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Federal investigators suspect that side effects of vaping with electronic cigarettes may be linked to at least 127 reports of seizures over the last decade; far more than previously expected.
The FDA issued a press release on August 7, indicating that its scientific investigation has revealed additional vaping seizure problems than were first known when it began its investigation in April.
As a result, the agency is now asking the public to inform it of any reports involving seizures following use of JUUL or other e-cigarette products.
The FDA first launched its investigation on April 3, warning of a growing number of reports involving seizures following the use of e-cigarettes. The agency indicated at that time it had received at least 35 reports of seizures since 2010.
Now the agency says it has uncovered a total of 127 such incidents. However, the agency notes that these additional reports do not necessarily mean electronic cigarettes are behind the seizures.
The FDA is posting the reports to its Tobacco Product Problem Reports webpage. The agency also seeks more information on additional seizure reports, which can be submitted through its Safety Reporting Portal.
“Additional reports or more detailed information about these incidents are vital to help inform our analysis and may help us identify common risk factors and determine whether any specific e-cigarette product attributes, such as nicotine content or formulation, may be more likely to contribute to seizures,” Acting FDA Commissioner Ned Sharpless said in the press release. “It is imperative that health care professionals, consumers, parents, teachers and other concerned adults, as well as youth and young adult users, report detailed information about any past or future incidents of seizures following e-cigarette use to the FDA.”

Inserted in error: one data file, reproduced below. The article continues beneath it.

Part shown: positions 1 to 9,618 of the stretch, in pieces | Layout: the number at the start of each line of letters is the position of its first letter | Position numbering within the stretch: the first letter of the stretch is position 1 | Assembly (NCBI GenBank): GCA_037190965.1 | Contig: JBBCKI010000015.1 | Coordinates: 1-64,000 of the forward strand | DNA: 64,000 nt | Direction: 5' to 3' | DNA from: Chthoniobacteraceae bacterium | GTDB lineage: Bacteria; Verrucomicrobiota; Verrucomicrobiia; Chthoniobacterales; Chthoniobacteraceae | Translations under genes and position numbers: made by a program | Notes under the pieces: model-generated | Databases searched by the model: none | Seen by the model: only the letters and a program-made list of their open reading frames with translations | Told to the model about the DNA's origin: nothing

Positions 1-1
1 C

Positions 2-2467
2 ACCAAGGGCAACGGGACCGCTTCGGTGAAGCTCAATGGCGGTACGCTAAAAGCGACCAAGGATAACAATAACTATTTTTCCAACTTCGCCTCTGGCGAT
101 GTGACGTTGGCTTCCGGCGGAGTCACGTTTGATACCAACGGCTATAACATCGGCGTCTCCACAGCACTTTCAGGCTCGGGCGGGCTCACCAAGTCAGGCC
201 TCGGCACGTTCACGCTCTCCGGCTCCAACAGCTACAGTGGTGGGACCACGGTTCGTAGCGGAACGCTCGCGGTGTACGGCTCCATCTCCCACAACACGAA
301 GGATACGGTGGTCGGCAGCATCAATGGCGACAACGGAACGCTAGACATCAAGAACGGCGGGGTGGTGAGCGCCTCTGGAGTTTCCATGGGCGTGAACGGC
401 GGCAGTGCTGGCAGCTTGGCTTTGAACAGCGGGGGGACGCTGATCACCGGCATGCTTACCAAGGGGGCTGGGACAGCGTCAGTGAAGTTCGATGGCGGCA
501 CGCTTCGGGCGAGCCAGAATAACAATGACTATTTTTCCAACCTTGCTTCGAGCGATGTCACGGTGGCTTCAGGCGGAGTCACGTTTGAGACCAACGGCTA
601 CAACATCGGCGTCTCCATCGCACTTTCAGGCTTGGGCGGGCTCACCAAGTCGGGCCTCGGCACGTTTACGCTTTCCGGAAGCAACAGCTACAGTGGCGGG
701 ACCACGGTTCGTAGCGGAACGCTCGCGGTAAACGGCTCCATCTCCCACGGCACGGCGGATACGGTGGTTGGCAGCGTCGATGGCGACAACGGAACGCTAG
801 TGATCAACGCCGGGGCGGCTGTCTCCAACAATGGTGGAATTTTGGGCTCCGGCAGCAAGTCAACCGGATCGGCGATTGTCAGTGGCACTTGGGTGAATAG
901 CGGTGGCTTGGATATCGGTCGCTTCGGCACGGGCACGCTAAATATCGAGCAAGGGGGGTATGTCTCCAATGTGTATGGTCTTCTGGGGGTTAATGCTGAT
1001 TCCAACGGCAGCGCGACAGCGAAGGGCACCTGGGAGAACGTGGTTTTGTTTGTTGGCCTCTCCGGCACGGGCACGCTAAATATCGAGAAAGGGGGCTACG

Vaping Respiratory Illnesses
The update comes as health officials in Wisconsin and Illinois have seen an outbreak of vaping breathing problems among at least a dozen teens. Several required hospitalization, and some had to be treated in hospital intensive care units.
Investigators say the victims were generally recognized as healthy, however, all of the patients have self-reported using vaping products routinely prior to the respiratory complications.
State officials have identified all of the Wisconsin cases were reported from southeastern part of the state, and just a short distance south is where all of the Illinois cases were reported, indicating there may be a geographical connection among vape-juice distributors causing the issues.
Illinois and Wisconsin officials are actively investigating the cause of the respiratory illnesses and have begun collecting patient e-cigarette products and liquids to determine the source of the problem.
Teen Vaping Addiction
E-cigarettes and vaping products have become increasingly popular over the last several years, sparking concerns over vaping addiction problems. What was intended to be an alternative method for adults to stop smoking traditional cigarettes has turned into nationwide nicotine addiction epidemic among a variety of age ranges.
Nationwide, vaping among U.S. middle school and high school students has increased 900% from 2011 to 2015 according to the U.S. Surgeon General. The Surgeon General’s report indicated one in five high school students and one in 20 middle school students currently use e-cigarette products.
According to the American Association of Poison Control Centers, as of July 31, 2019, poison control centers have managed 2,439 exposure cases about e-cigarette devices and liquid nicotine in 2019.
A stream of additional studies published over the last few years have linked e-cigarette use to seizures, pneumonia, fungal infections of the lungs, and respiratory health risks, among many other adverse health effects.
The warnings come amid a growing number of JUUL vaping lawsuits filed by young adults, teenagers and parents, claiming that the manufacturer of the most popular form of e-cigarette targeted their addictive product toward teens and withheld important safety warnings.